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Old 02-12-2017, 04:55 PM   #15
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They're showing you as having sonsumed 60GB when you're away from home? That's crazy. Comcast does the count, no scrutiny, and they have a significant conflict of interest. What could go wrong?

Is the billing period the calendar month? Do you have any wifi devices still running? One irritant with the newer Roku devices, when watching a series, it automatically starts the following episode. If I'm not careful and turn off the tv before ending the viewing session it could go on all night.
Billing period is not the calendar month but they count data by the calendar month in their app. And web site.

There are widespread reports of shenanigans with data overage charges.

I called and they could not tell me what was consuming the data. They suggested someone is using my wifi network, which is bunk.

I've streamed a few things with my Slingbox and used the VPN server on my router but none of that comes close to 60 GB in almost two weeks.

Back in January, they claimed several days in which I used over 100 GB. I stopped using streaming, which was at most a couple of hours a day. Yet I could see data increase on their meter in their app by 8 GB between like 11 pm and 9am the following morning.

My devices are getting notifications but my iMac is asleep.

If they try to charge me overages, though I have not hit 1024 GB, there will be war.

Now mind you the cap until October or November was 300 GB a month and I never got any notification that I went over it. My usage pattern has not changed other than trailing Hulu Plus which is 720p stereo and DTV Now, which can be up to 1080p stereos. Comcast's own website says streaming could be 1-2 GB an hour at most.
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Old 02-12-2017, 05:29 PM   #16
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And Google Fiber doesn't help; where they're offering it near here it is the same price as Comcast.
I was paying $135/month for Internet plus landline plus TV from Comcast. Their Internet-only packages are a joke; I can get Google Fiber for $70/month at speeds of up to 1,000 bps or Comcast for $75month for up to 100 mbps. No contest. Landline has been replaced with MagicJack at $35/year.
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Old 02-13-2017, 05:11 AM   #17
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They're showing you as having sonsumed 60GB when you're away from home? That's crazy.
It depends. If someone, like a neighbor, has your wifi password, I could imagine that. Or, if you just subscribed to Carbonite as you were leaving, that would make sense. Without really knowing all aspects of the situation, it is hard to say.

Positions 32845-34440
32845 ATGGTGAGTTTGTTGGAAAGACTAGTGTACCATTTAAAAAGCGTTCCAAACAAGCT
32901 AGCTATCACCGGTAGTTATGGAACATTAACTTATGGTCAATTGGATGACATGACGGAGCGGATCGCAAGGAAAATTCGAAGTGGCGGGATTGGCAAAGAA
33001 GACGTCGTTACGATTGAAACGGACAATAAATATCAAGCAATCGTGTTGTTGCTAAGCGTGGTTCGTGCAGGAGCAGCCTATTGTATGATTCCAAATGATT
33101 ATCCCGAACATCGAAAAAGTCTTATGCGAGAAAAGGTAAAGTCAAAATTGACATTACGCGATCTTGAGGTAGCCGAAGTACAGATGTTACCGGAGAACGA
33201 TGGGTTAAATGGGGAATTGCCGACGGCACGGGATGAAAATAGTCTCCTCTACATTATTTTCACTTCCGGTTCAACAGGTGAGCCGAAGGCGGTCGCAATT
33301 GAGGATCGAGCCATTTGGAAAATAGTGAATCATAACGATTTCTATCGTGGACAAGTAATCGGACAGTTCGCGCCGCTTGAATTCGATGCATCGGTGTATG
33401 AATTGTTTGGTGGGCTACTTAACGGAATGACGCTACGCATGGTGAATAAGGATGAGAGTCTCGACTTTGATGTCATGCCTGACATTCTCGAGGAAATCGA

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Comcast does the count, no scrutiny, and they have a significant conflict of interest. What could go wrong?
There are ways to measure your own consumption, and those who have done so have discovered marginal differences, not substantial differences.

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One irritant with the newer Roku devices, when watching a series, it automatically starts the following episode. If I'm not careful and turn off the tv before ending the viewing session it could go on all night.
Just as a for instance.

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There are widespread reports of shenanigans with data overage charges.
"Widespread reports" are less reliable than Comcast, imho. People always complain about getting charged for something. Yet, there are no confirmed cases despite the ready availability of the means to capture and submit evidence to the district attorney.

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I was paying $135/month for Internet plus landline plus TV from Comcast. Their Internet-only packages are a joke; I can get Google Fiber for $70/month at speeds of up to 1,000 bps or Comcast for $75month for up to 100 mbps. No contest.
That just indicates that Comcast's phone service is overpriced. Their Internet-only service is indeed $75/month, just like Google Fiber near here.

And you can use VOIP alternatives with either.
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Old 02-13-2017, 07:52 AM   #18
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I can get Google Fiber for $70/month at speeds of up to 1,000 bps
There is some question as to whether Google Fibre is a viable business as currently structured

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An average revenue per user of about $65 means Fiber generated just $150 million in 2014 from its 200,000 subscribers. At that rate, it'll take 40 years to recoup just the costs of its capital expenditures in its first six cities.
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Old 02-13-2017, 08:15 AM   #19
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I just went thru a similar exercise. I had too many tech problems with DirecTV Now, Sling was OK, but I went with PS Vue. for $40 (because I am in a metro area), I get live CBS,ABC,FOX, and NBC, plus NBC regional sports. I downloaded the Halmark TV app and registered it while still on cable (necessary to get it) and also download the PBS.org app which give me my local PBS stations. Sling did not carry CBS, and ABC was a surcharge.
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Old 02-13-2017, 08:16 AM   #20
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I share a netflix account with my mom and dad and my queue of shows to watch grows faster than my ability to watch them (and I probably watch 10-20 hours in a typical week I would guess). Great content, both from other networks and Netflix originals. We mostly watch TV shows but they have movies on there too.

We tried Amazon Prime video for a month for free and it was okay. They have some decent original content (like Man in The High Castle).

One approach is to be polygamous. Sign up for one service, watch it till you watch everything you want to watch. Let it expire, then sign up for another service and exhaust their library. Want to binge watch an HBO series? Sign up for that service for a month. It's trivially easy to sign up for a service and cancel it.